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We are covering how the expat community in Poland is coping with the coronavirus outbreak and the country-wide lockdown. If you are interested in sharing your story, please send as an e-mail at: listy@wyborcza.pl

On the weekend of the 8th of March, I was visiting friends in Kraków for Manifa, and while I had been following the progression of Covid-19, it was only that day when I realized stuff was going to get really ugly fast, when I got a notification that the Pride march in Koszalin was canceled, which was supposed to take place today (April 4th).

The week of March 9 was surreal. I had my 38th birthday that week, and the week before me and some friends from Gdańsk had thought about organizing a party together somewhere in April when I would have my new apartment to make a combined birthday/housewarming event. I was supposed to be back in Nowy Targ in the south of Poland on the 20th of March for my laser hair removal, and I'm still in the middle of getting a new PESEL and updating my Polish documents after changing my legal name and gender in the country of my citizenship, which had already taken far more time than it should due to the bureaucratic nightmare involved when there are transgender individuals with multiple citizenships. The original plan was to go back to Urząd Stanu Cywilnego in Gdynia later that week, and then on to the south of Poland the week after for my laser treatment, and then return to Trójmiasto to move apartments and start my new job on April 6th.

And then came Covid-19

And then, Friday March 13, I found myself driving in a mad dash with less than 24 hours until the borders closed to pick up a friend of mine from Sint-Oedenrode in the Netherlands, in the middle of the hardest hit region of Western Europe, to bring her to safety here in Trójmiasto. My friend, like myself, is a transgender woman who is on the autistic spectrum with no realy family or other people who are close to her. Unlike myself, she's been in assisted living residence her entire life and is dependent on benefits because she's always been told she's unable to take care of herself. And she falls in the risk group for complications of Covid-19, which she only found out when she went to visit the endocrinologist I recommended her in Gdynia.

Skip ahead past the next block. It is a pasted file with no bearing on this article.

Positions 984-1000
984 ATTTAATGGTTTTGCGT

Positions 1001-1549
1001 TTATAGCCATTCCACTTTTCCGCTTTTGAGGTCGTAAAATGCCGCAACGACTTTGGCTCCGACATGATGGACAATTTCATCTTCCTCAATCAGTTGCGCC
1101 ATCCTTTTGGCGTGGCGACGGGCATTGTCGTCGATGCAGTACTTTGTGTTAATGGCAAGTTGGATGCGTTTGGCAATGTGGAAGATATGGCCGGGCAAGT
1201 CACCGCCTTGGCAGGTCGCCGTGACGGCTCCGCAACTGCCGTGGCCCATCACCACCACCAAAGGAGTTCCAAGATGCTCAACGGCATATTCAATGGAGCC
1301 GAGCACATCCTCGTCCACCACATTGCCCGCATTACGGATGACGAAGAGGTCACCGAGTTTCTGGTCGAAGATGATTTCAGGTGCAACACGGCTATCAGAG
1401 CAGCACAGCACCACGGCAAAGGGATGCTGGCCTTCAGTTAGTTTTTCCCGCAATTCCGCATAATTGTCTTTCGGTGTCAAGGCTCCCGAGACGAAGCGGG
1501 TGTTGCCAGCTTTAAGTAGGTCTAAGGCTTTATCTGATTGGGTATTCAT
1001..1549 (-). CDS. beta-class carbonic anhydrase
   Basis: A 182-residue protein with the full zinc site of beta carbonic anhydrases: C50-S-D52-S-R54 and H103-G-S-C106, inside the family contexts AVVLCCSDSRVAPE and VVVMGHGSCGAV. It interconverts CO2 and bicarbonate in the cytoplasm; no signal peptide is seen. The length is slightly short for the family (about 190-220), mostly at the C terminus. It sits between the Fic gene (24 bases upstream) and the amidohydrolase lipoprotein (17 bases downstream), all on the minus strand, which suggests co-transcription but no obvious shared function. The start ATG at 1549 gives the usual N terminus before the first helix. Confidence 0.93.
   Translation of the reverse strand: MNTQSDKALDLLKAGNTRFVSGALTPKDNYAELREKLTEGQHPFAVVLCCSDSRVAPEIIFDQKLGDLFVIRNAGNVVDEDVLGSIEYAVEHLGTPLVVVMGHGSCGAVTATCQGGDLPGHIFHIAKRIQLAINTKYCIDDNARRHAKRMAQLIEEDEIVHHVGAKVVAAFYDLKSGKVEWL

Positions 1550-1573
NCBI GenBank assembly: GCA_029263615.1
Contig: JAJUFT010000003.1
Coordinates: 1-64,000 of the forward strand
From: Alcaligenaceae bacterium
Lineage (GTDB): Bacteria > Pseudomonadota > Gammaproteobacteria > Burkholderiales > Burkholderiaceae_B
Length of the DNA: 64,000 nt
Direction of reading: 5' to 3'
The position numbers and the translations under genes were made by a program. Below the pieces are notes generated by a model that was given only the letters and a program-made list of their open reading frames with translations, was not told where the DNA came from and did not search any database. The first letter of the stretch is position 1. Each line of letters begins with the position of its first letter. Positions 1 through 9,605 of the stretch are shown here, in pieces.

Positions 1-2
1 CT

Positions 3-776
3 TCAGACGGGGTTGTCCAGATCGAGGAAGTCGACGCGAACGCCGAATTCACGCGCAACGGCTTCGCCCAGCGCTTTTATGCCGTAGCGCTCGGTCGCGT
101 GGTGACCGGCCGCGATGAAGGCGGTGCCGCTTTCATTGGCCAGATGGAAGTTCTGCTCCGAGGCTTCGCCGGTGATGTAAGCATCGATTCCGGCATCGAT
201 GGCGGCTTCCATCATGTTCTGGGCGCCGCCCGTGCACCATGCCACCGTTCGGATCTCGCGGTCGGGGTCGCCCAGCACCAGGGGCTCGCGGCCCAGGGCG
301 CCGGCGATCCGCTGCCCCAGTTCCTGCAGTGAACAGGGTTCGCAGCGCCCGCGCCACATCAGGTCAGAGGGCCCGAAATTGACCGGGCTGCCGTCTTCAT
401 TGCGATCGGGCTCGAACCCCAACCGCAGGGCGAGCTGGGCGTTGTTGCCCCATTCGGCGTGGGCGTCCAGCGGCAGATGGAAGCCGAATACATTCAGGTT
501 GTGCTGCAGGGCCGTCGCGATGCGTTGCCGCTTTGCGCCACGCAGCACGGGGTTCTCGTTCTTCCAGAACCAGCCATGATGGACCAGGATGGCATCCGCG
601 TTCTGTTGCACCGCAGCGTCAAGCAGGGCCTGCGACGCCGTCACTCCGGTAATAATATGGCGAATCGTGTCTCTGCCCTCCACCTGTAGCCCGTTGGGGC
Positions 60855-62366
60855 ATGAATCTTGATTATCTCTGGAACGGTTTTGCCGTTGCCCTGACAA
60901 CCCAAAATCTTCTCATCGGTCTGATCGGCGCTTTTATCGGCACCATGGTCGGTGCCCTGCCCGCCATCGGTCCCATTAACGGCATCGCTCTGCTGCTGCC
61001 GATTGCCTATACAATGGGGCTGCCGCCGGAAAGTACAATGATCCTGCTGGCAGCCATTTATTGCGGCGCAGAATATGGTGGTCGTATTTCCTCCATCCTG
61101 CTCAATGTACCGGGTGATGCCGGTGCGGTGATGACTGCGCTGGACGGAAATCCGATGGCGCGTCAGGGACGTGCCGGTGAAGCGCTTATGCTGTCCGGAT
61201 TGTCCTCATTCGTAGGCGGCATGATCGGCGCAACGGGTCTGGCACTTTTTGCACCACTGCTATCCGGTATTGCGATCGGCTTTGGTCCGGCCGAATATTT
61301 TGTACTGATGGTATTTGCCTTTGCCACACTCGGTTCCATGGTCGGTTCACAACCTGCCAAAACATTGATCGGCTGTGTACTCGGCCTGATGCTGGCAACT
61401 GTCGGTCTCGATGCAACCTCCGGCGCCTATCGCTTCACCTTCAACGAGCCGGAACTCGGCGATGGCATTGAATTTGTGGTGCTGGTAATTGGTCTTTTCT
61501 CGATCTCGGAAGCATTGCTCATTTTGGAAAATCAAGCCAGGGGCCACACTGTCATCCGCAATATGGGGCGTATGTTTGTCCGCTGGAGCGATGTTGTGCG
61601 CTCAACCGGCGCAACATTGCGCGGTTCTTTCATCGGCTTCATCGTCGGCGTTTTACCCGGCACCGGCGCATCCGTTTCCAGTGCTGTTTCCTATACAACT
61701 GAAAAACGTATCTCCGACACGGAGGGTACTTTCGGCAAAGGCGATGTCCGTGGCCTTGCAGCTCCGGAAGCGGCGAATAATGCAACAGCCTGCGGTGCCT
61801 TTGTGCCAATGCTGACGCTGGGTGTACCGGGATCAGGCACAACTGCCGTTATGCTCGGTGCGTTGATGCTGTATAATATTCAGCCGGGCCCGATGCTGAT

And in the assisted living residence she was living in, she had zero possibility to practice any sort of social distancing. The social workers there did not care one bit about official recommendations, stating that everything was overblown.

While she had enough food in her flat to stay inside for a very long time, as we had been doing a major shopping the last time she was in Poland, and while she hadn't left her apartment already for two weeks, she still had to deal with coming in contact with her social workers and her neighbours, none of whom were following any precautions.

We crossed the border back into Poland with literally hours to spare before the borders closed, and my friend was able to isolate herself for two weeks upon returning to Trójmiasto due to friends of ours having a spare place for her to live. For another week, the Netherlands kept on maintaining "business as usual" while the bodies were piling up higher and higher with dozens dead just in her rural municipality by now, three weeks later. There are a lot of things I disagree with the current government upon, but the response to the coronavirus crisis is most certainly not one of them, but rather something which should've been an example for the rest of the EU. With the exception of Czechia, Poland probably shows one of the best responses in the EU. And while there are mishaps, these exist everywhere else too.

As for me personally, I never would have considered leaving Poland as I would not have anywhere to go.

Over the last decade, I've built my home here, and for all of its issues, this is a country I've gotten to call my home and which I want to see become successful, because if our home is successful, it benefits us all. And the amount of kindness and solidarity present in Polish society is something many other societies could learn from.

And personally, other than bureaucratic delays, and issues with moving, I haven't been particularly hit hard. I still got my new apartment, and I'm still starting my new job in two days. I am doing the entire onboarding from home, so it could've been much, much worse.

Eilidh Marzanna Bizzell,

Trójmiasto.

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